• Page 713

    Book VI Chapter 2Managing Data with MySQLRunning a Script with phpMyAdmin685 4. (Optional) Type your SQL code directly into this dialog box. This shortcut is good for making quick queries about your data, but gen-erally you create and initialize data with prewritten scripts. 5. Move to the Impo...

  • Page 714

    Using AUTO_INCREMENT for Primary Keys686 Figure 2-4: Here’s the script results, shown in php­MyAdmin. Using AUTO_INCREMENT for Primary KeysPrimary keys are important because you use them as a standard index for the table. The job of a primary key is to uniquely identify each record in the tab...

  • Page 715

    Book VI Chapter 2Managing Data with MySQLUsing AUTO_INCREMENT for Primary Keys687 contactID int PRIMARY KEY AUTO_INCREMENT, name VARCHAR(50), company VARCHAR(30), email VARCHAR(50)); INSERT INTO contact VALUES (null, 'Bill Gates', 'Microsoft', 'bill@msBob.com');INSERT INTO contact VALUES ...

  • Page 716

    Selecting Data from Your Tables688Selecting Data from Your TablesCreating a database is great, but the real point of a database is to extract information from it. SQL provides an incredibly powerful command for retrieving data from the database. The basic form looks as follows:SELECT * FROM co...

  • Page 717

    Book VI Chapter 2Managing Data with MySQLSelecting Data from Your Tables689 Figure 2-6: The standard SELECT statement returns the entire table. Selecting only a few fieldsAs databases get more complex, you’ll often find that you don’t want every-thing. Sometimes, you only want to see a few ...

  • Page 718

    Selecting Data from Your Tables690Here’s another really nice trick you can do with fields. You can give each column a new virtual field name:SELECT name as 'Person', email as 'Address'FROM contact;This code also selects only two columns, but this time, it attaches the special labels Person and...

  • Page 719

    Book VI Chapter 2Managing Data with MySQLSelecting Data from Your Tables691 ✦ A WHERE clause appears. The WHERE clause allows you to specify a condition. ✦ It has a condition. SQL supports conditions, much like ordinary program-ming languages. MySQL returns only the records that match this ...

  • Page 720

    Selecting Data from Your Tables692Searching with partial informationOf course, sometimes all you have is partial information. Take a look at the following variation to see how it works:SELECT * FROM contactWHERE company LIKE 'W%';This query looks at the company field and returns any records with...

  • Page 721

    Book VI Chapter 2Managing Data with MySQLSelecting Data from Your Tables693Searching for the ending value of a fieldLikewise, you can find fields that end with a particular value. Say that you want to send an e-mail to everyone in your contact book with a .com address. This query does the trick:...

  • Page 722

    Selecting Data from Your Tables694 Figure 2-12: This query searched for the phrase “book” anywhere in the e­mail string. Searching with regular expressionsIf you know how to use regular expressions, you know how great they can be when you need a more involved search. MySQL has a special for...

  • Page 723

    Book VI Chapter 2Managing Data with MySQLSelecting Data from Your Tables695Sorting your responsesYou can specify the order of your query results with the ORDER BY clause. It works like this:SELECT * FROM contactORDER BY email;The ORDER BY directive allows you to specify a field to sort by. In th...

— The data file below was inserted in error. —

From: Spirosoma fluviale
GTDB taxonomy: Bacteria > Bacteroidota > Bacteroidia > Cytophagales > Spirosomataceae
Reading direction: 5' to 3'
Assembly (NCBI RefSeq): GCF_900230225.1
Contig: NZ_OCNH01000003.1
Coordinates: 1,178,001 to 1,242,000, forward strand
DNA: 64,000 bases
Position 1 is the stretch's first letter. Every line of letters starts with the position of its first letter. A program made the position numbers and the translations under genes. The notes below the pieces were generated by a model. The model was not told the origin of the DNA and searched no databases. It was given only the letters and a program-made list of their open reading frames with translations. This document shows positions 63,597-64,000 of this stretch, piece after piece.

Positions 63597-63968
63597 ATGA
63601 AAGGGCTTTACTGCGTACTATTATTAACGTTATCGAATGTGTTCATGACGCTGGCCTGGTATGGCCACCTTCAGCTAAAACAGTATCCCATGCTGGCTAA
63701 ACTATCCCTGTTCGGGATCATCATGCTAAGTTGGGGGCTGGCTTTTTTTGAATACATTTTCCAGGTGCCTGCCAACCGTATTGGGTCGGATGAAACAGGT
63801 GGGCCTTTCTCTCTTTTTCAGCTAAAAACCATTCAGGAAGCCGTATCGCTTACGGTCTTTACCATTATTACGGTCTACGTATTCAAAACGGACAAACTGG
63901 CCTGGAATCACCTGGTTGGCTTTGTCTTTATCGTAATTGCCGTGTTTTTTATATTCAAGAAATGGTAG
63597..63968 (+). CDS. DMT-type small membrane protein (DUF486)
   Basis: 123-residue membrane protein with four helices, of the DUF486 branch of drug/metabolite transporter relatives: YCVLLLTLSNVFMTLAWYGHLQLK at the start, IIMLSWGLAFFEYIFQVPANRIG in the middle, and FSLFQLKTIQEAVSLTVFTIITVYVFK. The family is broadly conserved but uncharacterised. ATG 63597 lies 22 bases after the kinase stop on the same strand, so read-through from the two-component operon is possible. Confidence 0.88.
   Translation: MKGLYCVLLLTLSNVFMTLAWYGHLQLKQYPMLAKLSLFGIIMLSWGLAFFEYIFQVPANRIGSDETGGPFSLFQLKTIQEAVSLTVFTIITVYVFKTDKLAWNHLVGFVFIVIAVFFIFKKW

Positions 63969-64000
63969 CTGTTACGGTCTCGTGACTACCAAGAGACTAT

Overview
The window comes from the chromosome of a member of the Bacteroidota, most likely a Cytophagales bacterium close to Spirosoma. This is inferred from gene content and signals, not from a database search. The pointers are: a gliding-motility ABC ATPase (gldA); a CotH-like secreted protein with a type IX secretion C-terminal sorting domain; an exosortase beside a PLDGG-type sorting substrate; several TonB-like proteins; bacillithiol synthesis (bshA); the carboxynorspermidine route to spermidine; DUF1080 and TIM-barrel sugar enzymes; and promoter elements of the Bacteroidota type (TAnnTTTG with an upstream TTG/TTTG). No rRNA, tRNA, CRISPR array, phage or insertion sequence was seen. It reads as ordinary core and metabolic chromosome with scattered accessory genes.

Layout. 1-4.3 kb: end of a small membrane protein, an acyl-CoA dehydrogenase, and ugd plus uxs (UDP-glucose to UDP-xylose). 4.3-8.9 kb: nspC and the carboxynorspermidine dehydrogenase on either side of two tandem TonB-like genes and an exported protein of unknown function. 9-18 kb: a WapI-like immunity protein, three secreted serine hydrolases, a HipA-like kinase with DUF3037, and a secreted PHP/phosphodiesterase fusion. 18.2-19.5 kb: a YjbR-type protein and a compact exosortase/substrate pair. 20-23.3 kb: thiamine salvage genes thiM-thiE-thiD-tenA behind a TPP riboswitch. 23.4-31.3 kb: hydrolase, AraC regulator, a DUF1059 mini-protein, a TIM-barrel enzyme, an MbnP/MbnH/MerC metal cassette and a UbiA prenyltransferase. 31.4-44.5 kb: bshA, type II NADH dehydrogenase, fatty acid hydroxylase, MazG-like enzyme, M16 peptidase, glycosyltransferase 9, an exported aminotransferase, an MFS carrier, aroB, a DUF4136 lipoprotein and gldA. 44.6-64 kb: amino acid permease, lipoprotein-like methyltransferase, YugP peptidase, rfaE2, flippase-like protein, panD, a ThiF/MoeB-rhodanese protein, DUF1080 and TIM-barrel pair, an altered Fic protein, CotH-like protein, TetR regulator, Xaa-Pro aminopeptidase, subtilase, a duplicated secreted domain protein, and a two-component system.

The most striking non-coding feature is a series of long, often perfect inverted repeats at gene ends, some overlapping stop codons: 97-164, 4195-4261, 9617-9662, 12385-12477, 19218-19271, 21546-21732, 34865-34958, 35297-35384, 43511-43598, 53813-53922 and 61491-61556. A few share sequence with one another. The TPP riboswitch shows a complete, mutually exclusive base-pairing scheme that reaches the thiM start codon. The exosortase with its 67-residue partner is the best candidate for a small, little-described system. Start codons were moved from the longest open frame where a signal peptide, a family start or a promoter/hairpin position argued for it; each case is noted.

• Page 724

    Editing Records696By default, records are sorted in ascending order. Numeric fields are sorted from smallest to largest, and text fields are sorted in standard alphabetic order. Well, not quite standard alphabetic order . . . . SQL isn’t as smart as a librar-ian, who has special rules about ski...

  • Page 725

    Book VI Chapter 2Managing Data with MySQLExporting Your Data and Structure697More than one person in your database may be named Bill Gates. Names aren’t guaranteed to be unique, so they aren’t really the best search criteria. This situation is actually a very good reason to use primary keys....

  • Page 726

    Exporting Your Data and Structure698 ✦ You want to document the table structure. The structure of a data set is extremely important when you start writing programs using that struc-ture. Having the table structure available in a word-processing or PDF format can be very useful.MySQL (and thus p...

  • Page 727

    Book VI Chapter 2Managing Data with MySQLExporting Your Data and Structure699 The CSV format often uses commas and quotes, so if these characters appear in your data, you may encounter problems. Be sure to test your data and use some of the other delimiters if you have problems. ✦ MS Excel and...

  • Page 728

    Exporting Your Data and Structure700 ✦ Word-processing formats: Several formats are available to create docu-mentation for your project. Figure 2-18 shows a document created with this feature. Typically, you use these formats to describe the format of the data and the current contents. LaTeX a...

  • Page 729

    Book VI Chapter 2Managing Data with MySQLExporting Your Data and Structure701The resulting code is as follows:-- phpMyAdmin SQL Dump -- version 3.3.9 -- http://www.phpmyadmin.net -- -- Host: localhost -- Generation Time: Jul 10, 2013 at 08:30 PM -- Server version: 5.5.8 ...

  • Page 730

    Exporting Your Data and Structure702server. You can then export the script for building the SQL file and load it into the second server.Creating XML dataOne more approach to saving data is through XML. phpMyAdmin creates a standard form of XML encapsulating the data. The XML output looks like thi...